Sometimes, close enough IS enough: A tale of pellets
by B.B. Pelletier
While I was visiting Pyramyd Air earlier this week, I happened to speak to Ariel, customer sales and service manager, about the problem of pellet supply they sometimes have. You see, Pyramyd Air ships hundreds of tins of pellets every week and sometimes the manufacturers cannot keep up with the demand. Often it is JSB that’s backordered, but this time it was Beeman.
“No problem,” I told her. “H&N makes many of Beeman’s pellets. Just recommend a substitute H&N pellet.”
She tried that already, but the customer wanted only Beeman pellets.
Most of us are aware that Beeman manufactures nothing. They are a distributor who has manufacturers make things they can sell under their own name. This is a pretty common business practice–especially these days, with China acting as the “shop” for so many American companies. Most people are aware of this practice, but they still think there might be something in the purchasing specification that will make this company’s product different than the original manufacturer’s product, even though they’re nominally identical. Sometimes that’s true, sometimes it’s not. Let’s start with Beeman and let’s talk pellets.
Beeman Kodiak pellets are identical to H&N Baracuda pellets. And there have been times when other airgun companies also re-branded Baracudas. Webley, for instance, at one time sold their Baracudas as Webley Magnum pellets. The reason I’m so sure they are all Baracudas is because the Baracuda is one of the finest heavy pellets on the market. A company would be insane to screw with that success as long as they can get H&N to put their label on the tin, which they apparently can in the case of Baracudas.
I’ve used Baracudas under all three names and gotten identical results. So, I shop for my Baracudas by whoever has the best price. Or, as is the case at present, by whoever has them in stock. If there are no Beeman Kodiaks available, I’m going to use H&N Baracudas without a second thought. Or Webley Magnums, during the time they were offered. Pyramyd Air currently does not stock H&N Baracudas in .177 and .22 calibers, but this market is always in flux.
Let’s look at another one. How about Beeman H&N Match? Well, there you go! Beeman actually includes the H&N name on the tin with their own. So there’s no doubt who makes them. But, H&N Finale Match pellets come in different weights, don’t they? And Beeman H&N Match pellets come in only one weight. The solution, of course, is to match up the Beeman pellets with the H&N Finale Match whose weight comes closest. In .177, that would be the heavy one, whose 8.1 grains is close enough to Beeman’s pellet weight of 8.09 grains that we can be pretty certain they’re the same.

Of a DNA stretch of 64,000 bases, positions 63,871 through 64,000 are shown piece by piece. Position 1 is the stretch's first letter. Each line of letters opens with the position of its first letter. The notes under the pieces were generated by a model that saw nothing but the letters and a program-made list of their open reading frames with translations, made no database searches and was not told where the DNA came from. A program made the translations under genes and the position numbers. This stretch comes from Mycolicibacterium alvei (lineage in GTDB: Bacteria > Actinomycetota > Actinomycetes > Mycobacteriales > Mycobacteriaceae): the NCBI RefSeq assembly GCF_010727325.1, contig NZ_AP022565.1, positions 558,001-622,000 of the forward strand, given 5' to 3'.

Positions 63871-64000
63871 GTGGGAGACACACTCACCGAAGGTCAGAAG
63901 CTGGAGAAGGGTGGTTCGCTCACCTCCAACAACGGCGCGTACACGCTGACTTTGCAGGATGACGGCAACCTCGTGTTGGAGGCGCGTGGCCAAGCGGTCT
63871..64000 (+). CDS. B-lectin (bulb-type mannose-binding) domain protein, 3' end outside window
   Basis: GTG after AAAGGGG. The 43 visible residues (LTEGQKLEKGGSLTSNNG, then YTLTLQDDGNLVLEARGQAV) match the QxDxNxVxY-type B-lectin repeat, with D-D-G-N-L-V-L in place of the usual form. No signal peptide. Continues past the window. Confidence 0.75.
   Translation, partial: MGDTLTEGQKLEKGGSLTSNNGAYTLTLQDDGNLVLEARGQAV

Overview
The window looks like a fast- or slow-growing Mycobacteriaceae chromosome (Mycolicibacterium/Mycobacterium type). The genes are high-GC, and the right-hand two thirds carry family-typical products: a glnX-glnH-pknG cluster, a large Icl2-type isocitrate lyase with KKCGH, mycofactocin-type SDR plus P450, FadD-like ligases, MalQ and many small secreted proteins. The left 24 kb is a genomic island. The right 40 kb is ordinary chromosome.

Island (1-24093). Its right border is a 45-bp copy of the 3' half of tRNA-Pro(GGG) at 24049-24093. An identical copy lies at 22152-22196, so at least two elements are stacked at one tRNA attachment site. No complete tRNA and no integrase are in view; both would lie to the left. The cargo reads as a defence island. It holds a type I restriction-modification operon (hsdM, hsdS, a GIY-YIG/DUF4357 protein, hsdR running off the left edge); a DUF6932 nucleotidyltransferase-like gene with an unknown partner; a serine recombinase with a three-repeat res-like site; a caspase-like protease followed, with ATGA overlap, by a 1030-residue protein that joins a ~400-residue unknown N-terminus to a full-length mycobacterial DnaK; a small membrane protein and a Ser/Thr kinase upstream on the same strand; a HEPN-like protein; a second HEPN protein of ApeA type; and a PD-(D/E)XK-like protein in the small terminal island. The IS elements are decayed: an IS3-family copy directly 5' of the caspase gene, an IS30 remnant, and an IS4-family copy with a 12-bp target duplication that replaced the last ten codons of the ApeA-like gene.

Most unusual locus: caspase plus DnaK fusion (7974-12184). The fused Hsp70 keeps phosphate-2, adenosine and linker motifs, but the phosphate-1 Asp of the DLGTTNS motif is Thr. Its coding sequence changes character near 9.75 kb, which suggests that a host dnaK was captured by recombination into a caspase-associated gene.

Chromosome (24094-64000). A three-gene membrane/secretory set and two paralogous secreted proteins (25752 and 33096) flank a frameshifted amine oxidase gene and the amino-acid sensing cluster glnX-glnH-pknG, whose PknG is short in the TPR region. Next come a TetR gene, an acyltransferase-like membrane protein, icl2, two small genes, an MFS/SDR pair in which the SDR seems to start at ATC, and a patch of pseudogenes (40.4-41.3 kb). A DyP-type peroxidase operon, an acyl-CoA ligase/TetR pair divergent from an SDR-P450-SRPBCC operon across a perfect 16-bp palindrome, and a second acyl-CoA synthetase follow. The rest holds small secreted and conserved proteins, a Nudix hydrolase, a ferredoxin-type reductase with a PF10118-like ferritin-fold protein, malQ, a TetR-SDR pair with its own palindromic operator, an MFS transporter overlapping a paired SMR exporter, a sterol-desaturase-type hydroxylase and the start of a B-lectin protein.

There are some Beeman pellets for which there are no H&N equivalents imported into the U.S. The Beeman Crow Magnum, for example is not brought into this country as an H&N pellet. It may be available elsewhere in the world under the H&N name or Beeman may have an agreement with H&N that the design is theirs, alone. In the latter case, you either have to buy Beeman or do without.
Let’s turn that around the other way. Are there H&N pellets for which Beeman does not have an equivalent? Yes, there are. I’ve already mentioned the light H&N Finale Match, but there are others. They show up from time to time, but unless there’s a continuing demand they’ll go away without any fanfare. I can’t tell you how many times that has happened to me with other brands labeled with airgun manufacturers’ labels, rather than pellet makers’ labels.
Want some more? Okay, here’s a helpful one. Any active U.S. airgunner knows the supply of JSB pellets is finite and limited. So, what if there were pellets under other names that were actually the JSBs we all want. Well, in some cases, there are! Take the .177 JSB Exact that weighs 8.4 grains. It’s the same as the Air Arms Diabolo Field pellet that weighs 8.44 grains. It’s also sold elsewhere as a BSA Wolverine pellet. Same weight, same shape, same pellet–different names. Good to know if it’s a pellet you really like and the supply of one brand dries up.
What ELSE do we know from this?
Okay, this is simplistic, but if you don’t know it, it’s worth hearing. If a company makes several good pellets, like JSB and H&N, they probably make most or even all of their pellets to the same standard So, if you’ve grown to trust Beeman brand pellets and are now learning for the first time that they’re mostly H&N pellets, it’s probably a safe bet that most or even all H&N pellets are equally good. The same could be said of JSB pellets and the other labels we know they’re sold under. It isn’t Air Arms’ name, as respected as it is in the airgun world, on the outside of the tin that makes the pellets inside good. It’s the fact that JSB makes them.
Just like Winchester didn’t make the air rifles that carried its name, neither do Air Arms and BSA make the pellets they sell. Winchester arranged for Diana to make their air rifles, and you can’t do any better than that. Just as you can’t do much better than JSB or H&N for pellets.
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